Gum Diseases in Seattle, WA
We all know to go to the dentist for routine exams and cleanings. Regular visits are a large part of preventing problems, and keeping our teeth clean when brushing and flossing isn’t enough. One of the reasons for these routine visits is to prevent cavities from forming in our teeth and other tooth-related issues, but it’s important not to forget our gums as well. Gum disease can be very serious and, if left untreated, can impact our oral health and even spread to the rest of our bodies. That’s why it helps to understand the types of gum disease, how they form, and what the dentist can do about them to keep you healthy and free of gum disease.
What Are The Types of Gum Disease?
There are two types of gum disease. The mildest type is gingivitis; the more advanced form is periodontal disease. Both diseases can be problematic, but the further gum disease progresses, the more likely it is to cause harmful effects to a person’s mouth and even other parts of their body. Treating advanced gum disease is also more difficult, so you should see your dentist once every six months for a routine check-up.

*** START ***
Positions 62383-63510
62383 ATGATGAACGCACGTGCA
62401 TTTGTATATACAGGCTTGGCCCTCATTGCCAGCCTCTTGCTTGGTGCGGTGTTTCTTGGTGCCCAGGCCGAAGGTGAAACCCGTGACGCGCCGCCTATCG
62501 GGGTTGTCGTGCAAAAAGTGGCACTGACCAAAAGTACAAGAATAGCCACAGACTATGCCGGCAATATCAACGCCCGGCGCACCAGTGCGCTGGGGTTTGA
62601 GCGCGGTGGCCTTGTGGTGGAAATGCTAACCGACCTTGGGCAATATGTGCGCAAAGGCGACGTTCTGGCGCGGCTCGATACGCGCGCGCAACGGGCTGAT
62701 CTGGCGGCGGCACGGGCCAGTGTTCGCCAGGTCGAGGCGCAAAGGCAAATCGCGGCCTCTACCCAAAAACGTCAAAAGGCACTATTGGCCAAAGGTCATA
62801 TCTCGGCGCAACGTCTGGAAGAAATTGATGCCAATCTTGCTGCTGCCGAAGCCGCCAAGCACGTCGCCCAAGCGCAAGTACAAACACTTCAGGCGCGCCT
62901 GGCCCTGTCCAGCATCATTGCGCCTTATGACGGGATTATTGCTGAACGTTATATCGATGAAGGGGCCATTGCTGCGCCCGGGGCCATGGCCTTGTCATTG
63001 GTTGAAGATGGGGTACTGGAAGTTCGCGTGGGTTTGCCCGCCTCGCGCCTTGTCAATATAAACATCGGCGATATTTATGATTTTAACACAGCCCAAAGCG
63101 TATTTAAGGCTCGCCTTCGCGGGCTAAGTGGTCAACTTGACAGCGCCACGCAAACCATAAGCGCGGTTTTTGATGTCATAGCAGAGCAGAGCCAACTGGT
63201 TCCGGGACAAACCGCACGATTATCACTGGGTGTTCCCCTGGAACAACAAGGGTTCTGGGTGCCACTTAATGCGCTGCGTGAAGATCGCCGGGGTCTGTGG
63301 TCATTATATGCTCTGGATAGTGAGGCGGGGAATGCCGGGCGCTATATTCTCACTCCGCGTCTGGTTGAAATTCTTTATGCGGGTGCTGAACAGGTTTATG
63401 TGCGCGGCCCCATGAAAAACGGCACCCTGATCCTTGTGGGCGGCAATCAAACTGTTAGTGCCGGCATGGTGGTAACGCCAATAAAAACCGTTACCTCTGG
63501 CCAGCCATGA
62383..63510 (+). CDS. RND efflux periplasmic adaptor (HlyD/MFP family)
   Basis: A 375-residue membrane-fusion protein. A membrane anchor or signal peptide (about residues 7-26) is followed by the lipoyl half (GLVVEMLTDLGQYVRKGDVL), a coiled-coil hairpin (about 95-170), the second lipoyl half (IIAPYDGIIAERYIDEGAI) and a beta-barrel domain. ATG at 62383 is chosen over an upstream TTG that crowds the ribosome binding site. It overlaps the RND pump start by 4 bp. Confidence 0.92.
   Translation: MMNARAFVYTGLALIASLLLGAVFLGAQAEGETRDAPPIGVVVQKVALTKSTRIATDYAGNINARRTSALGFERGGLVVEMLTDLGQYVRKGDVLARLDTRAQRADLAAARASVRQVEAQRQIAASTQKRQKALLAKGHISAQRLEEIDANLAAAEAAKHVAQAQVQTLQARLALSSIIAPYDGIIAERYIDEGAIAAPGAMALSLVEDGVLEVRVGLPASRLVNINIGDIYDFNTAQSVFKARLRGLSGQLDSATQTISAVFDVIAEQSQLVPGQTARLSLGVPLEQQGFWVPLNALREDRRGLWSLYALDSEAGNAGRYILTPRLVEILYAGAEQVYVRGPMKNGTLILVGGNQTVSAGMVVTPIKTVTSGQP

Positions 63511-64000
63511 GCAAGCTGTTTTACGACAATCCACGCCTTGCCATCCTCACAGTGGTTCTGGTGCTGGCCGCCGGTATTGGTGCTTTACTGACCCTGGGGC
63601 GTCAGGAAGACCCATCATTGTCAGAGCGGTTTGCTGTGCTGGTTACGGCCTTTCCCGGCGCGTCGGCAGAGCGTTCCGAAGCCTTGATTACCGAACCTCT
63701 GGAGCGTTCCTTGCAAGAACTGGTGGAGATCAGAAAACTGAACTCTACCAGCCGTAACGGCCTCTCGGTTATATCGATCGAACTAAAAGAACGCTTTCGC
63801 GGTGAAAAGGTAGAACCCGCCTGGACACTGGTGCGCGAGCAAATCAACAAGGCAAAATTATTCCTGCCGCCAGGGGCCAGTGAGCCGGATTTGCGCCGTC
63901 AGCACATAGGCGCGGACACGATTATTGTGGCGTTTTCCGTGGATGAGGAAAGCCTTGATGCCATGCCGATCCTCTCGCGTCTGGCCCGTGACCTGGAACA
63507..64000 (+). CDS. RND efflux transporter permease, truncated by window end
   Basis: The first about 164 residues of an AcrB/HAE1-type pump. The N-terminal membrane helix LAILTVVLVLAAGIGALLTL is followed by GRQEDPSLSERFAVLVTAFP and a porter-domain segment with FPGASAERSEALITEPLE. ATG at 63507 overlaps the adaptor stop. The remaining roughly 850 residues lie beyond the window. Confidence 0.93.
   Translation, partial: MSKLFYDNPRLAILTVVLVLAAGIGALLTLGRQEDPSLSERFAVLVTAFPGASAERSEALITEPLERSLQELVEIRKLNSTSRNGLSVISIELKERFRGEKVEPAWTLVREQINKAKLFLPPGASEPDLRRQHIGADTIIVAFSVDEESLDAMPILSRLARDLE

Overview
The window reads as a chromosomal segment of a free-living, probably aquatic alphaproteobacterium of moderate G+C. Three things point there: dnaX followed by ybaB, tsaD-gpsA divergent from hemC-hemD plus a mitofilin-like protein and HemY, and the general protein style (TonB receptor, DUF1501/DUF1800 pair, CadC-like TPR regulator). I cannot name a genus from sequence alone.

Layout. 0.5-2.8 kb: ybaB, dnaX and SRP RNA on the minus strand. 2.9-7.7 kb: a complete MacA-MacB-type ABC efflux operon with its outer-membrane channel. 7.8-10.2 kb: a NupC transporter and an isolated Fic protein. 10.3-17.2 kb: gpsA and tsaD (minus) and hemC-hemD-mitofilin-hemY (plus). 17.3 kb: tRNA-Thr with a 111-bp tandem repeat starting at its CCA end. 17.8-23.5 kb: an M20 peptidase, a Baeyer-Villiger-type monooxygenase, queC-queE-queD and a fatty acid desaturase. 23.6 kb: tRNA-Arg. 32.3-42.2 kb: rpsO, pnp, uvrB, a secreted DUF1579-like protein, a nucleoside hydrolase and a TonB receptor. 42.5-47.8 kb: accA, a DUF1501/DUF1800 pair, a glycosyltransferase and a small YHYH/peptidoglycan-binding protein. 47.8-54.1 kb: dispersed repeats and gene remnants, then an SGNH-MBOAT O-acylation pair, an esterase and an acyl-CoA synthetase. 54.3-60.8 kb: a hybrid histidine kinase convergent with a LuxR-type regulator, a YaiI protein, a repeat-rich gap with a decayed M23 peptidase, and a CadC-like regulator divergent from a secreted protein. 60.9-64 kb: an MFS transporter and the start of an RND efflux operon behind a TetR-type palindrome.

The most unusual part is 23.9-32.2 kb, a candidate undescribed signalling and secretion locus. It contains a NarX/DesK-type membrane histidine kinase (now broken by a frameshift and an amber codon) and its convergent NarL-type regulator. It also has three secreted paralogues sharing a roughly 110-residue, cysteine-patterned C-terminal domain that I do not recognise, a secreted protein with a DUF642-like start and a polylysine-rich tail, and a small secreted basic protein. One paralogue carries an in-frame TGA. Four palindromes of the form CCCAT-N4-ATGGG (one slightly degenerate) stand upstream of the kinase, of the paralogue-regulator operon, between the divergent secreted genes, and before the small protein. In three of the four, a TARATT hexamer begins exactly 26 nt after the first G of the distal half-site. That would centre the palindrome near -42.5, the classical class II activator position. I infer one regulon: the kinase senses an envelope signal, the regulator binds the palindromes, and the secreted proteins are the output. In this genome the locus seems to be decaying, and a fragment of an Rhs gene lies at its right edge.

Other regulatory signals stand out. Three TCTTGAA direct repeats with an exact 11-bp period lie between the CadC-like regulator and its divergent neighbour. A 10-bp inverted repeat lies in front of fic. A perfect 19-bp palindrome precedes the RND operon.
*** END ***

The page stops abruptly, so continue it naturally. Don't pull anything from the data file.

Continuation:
Gingivitis occurs when plaque and tartar build up along the gums, at the base of the teeth, and in the spaces in between. If caught early, treating gingivitis with a regular cleaning and basic oral health routine, including an antibacterial rinse, is possible. Gingivitis is characterized by redness and inflammation of the gums.
Once the gum disease advances to periodontal disease, you may notice bleeding and puffiness in the gums, along with redness and inflammation. At this stage, the dentist will perform a deep cleaning, digging into gums at the base of the teeth and into deep pockets for bacteria and debris.
At its worst, periodontal disease can cause gum recession and even jawbone damage, requiring gum tissue grafts and bone grafts to repair the damage and in-depth cleaning and oral care to reverse the gum disease. Maintaining good hygiene is important so gum disease does not come back.
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